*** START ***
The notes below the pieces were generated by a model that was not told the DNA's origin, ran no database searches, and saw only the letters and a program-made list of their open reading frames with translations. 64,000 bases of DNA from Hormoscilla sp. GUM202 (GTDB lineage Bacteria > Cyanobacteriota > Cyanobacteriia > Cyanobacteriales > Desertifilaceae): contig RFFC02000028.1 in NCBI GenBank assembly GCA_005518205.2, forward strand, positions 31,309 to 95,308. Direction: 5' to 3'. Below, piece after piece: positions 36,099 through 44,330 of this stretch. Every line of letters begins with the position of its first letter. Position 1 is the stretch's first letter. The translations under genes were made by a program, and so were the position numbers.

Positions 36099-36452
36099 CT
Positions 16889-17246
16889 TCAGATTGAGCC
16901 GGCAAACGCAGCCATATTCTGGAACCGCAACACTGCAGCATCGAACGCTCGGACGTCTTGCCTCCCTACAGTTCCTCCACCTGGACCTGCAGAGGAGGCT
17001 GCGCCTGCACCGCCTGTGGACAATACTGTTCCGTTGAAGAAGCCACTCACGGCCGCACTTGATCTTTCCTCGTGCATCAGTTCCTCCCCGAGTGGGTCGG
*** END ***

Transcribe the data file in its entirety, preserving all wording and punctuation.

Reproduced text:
The notes below the pieces were generated by a model that was not told the DNA's origin, ran no database searches, and saw only the letters and a program-made list of their open reading frames with translations. 64,000 bases of DNA from Hormoscilla sp. GUM202 (GTDB lineage Bacteria > Cyanobacteriota > Cyanobacteriia > Cyanobacteriales > Desertifilaceae): contig RFFC02000028.1 in NCBI GenBank assembly GCA_005518205.2, forward strand, positions 31,309 to 95,308. Direction: 5' to 3'. Below, piece after piece: positions 36,099 through 44,330 of this stretch. Every line of letters begins with the position of its first letter. Position 1 is the stretch's first letter. The translations under genes were made by a program, and so were the position numbers.

Positions 36099-36452
36099 CT
Positions 16889-17246
16889 TCAGATTGAGCC
16901 GGCAAACGCAGCCATATTCTGGAACCGCAACACTGCAGCATCGAACGCTCGGACGTCTTGCCTCCCTACAGTTCCTCCACCTGGACCTGCAGAGGAGGCT
17001 GCGCCTGCACCGCCTGTGGACAATACTGTTCCGTTGAAGAAGCCACTCACGGCCGCACTTGATCTTTCCTCGTGCATCAGTTCCTCCCCGAGTGGGTCGG